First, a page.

Does it take mob rule to avoid the effects of climate change?


MIKE-WOOTTONBeing a person with an interest in the Philippines energy sector and in particular in Palawan, I attended a climate change event put up by the Palawan Chamber of Commerce on Saturday. There was quite some passion in the room, particularly in relation to the electricity cooperatives’ having contracted in a 15 megawatt coal-fired power plant—not really a very sensitive addition to Palawan’s pristine ecological environment, you might think. Even less so when small hydro has been proven to be available since about three or four years ago at 60 percent the cost of coal, or less than half the cost of the diesel power which is used there exclusively.

But if the consumers of electricity in the Philippines are willing to pay an additional P300-400 million per year for the “privilege” of blackening Palawan with the use of fossil fuel, then presumably it is not a cause for concern! I should be absolutely clear that I am not happy to pay my share of the P300-400 million extra cost, but perhaps I don’t see things in quite the same way as everybody else. It also seems rather odd that a rural electricity cooperative has the ability to commit all the electricity consumers of the Philippines to several hundred million pesos of additional costs. This is just about as crackpot as awarding toll road concessions to the highest bidder — in other words, the one who is then going to charge users the highest tolls in order to afford the bid payments to government!!

That climate change poses real risks to the Philippines was well explained at the event, but I think most informed people would accept that anyway. What was most interesting was that the way proposed to address this risk to the Philippines was by way of mass action. I didn’t get chance to put a question to the panel but I wanted to ask why it should be proposed that mass action be the way to address the threats; demonstrations, advocacy, putting up tarpaulins all over the place and probably even burning effigies in the street.

There is, in fact, already a law insofar as power generation is concerned, which effects the government’s policy to maximize the use of environmentally clean renewable energy resources – the Renewable Energy Act of 2008. Whilst this law in itself is not the total answer to the climate change threat, it is a significant contributor; there are also clean air laws and many environmental protection regulations.

The Philippines is a democracy in which people vote to select individuals to represent their interest in government. Laws already exist to address climate change, but even so the issue has to be addressed through mass action? And electricity consumers are willing to pay a premium of hundreds of millions of pesos a year in order to sustain the use of fossil fuel over alternative energy which is environmentally sound and reflects government policy to utilize natural indigenous energy resources. I have to say it’s all a bit confusing.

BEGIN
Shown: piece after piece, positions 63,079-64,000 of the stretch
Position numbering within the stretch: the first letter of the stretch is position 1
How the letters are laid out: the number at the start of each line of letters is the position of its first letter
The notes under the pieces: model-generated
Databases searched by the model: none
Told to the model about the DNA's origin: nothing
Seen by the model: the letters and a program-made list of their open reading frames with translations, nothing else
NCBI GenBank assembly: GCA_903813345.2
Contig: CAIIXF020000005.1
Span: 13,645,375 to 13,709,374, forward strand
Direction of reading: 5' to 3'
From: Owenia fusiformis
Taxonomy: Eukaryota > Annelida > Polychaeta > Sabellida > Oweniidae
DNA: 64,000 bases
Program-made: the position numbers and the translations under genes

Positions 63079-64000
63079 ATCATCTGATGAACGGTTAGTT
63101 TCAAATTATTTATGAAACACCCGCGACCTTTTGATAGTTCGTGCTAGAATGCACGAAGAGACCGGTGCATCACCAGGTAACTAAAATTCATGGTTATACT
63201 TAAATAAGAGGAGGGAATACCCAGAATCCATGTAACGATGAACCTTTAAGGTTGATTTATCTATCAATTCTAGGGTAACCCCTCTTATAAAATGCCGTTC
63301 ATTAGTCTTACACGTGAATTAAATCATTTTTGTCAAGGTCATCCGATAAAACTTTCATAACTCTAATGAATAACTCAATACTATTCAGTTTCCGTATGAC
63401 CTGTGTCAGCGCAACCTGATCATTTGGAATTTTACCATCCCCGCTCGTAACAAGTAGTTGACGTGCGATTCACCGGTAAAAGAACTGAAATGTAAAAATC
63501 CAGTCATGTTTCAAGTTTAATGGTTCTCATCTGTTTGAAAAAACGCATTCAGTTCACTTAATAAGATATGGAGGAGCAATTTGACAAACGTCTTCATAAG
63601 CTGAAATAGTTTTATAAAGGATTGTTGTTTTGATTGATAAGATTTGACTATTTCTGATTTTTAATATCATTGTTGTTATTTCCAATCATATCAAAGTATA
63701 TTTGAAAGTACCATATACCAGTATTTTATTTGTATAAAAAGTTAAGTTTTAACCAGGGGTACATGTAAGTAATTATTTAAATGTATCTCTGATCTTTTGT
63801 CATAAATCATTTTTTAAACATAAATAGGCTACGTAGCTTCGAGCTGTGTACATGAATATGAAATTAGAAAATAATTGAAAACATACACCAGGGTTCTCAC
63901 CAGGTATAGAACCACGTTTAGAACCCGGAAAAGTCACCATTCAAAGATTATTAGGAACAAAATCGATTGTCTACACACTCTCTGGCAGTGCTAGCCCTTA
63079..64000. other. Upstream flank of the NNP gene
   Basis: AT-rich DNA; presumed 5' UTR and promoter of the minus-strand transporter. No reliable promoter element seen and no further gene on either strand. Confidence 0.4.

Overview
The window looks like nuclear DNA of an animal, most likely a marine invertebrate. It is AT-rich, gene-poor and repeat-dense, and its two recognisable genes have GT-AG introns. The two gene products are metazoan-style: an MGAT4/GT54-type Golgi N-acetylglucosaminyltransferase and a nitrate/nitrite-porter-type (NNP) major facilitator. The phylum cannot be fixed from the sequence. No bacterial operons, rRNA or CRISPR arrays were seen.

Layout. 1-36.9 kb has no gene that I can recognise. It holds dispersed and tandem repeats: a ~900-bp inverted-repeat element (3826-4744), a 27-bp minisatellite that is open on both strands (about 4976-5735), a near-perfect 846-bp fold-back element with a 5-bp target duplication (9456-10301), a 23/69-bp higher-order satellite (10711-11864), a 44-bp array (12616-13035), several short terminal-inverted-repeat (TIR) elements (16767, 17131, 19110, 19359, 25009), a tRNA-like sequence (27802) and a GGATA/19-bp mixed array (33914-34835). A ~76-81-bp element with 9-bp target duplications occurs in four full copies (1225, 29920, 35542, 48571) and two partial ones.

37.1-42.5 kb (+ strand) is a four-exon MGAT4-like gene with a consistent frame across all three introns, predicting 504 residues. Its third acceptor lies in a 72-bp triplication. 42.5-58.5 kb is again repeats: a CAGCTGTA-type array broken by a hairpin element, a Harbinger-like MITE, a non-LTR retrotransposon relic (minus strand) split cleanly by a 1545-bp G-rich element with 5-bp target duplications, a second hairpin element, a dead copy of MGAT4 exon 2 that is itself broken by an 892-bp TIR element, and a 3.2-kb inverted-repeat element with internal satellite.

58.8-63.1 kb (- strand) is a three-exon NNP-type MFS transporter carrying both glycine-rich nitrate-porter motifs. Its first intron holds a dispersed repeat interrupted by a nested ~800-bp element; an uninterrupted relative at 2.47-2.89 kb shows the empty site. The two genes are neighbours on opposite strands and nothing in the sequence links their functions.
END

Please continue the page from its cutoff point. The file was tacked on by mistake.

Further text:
Part of the answer to this strange conundrum is the way in which Philippine big business operates. If it wants to do something for its own self-interest then it will. In general it has no sense of national or public responsibility and it will use crude muscle to force its desires to happen regardless, steamrollering its way through any opposition. In the end, everybody has to pay to satisfy these selfish aims.

Another part of the answer must be that thanks to the excruciatingly muddled regulatory environment and their even more excruciating administration, nobody really knows which particular regulation has priority over any other, and with the current laissez faire style of government, nobody is really going to take a stand in front of the big business steamrollers. If you dare to take a stand against the steamrollers, there is a good chance you would end up squashed flat—so better not, and anyway, you can always pluck some obscure regulation or other from somewhere in order to help avoid the scary steamroller.

The proposal for mass action in order to contribute to saving the Philippines from vanishing under the ocean as a result of climate change is surely a statement of failure by government to enforce its own policies and rules. Can we really expect people who are prepared to pay P300-400 million a year without a whimper to subsidize government not enforcing its own policy to even bother to make the effigies to be burnt in the streets in order to make the government act to avoid disaster? (They do make rather good effigies around here though!) Alas, the expectation seems to contain more than a dose of wishful thinking, and if it really is a real possibility then we are heading fast toward mob rule or ochlocracy.

Perhaps, just perhaps, climate change which, after all, has the attention of the whole world can act as a wake-up call to government to do the job, which it is apparently so highly paid and privileged to do. If that fails, then everybody can just keep forking out their share of Palawan’s P300-400 million per year unnecessary subsidy (together with paying high-toll road fees and all sorts of other unnecessary subsidies) whilst they slowly sink under the Pacific Ocean, glug, glug . . . .

Mike can be contacted at


Please follow our commenting guidelines.

Comments are closed.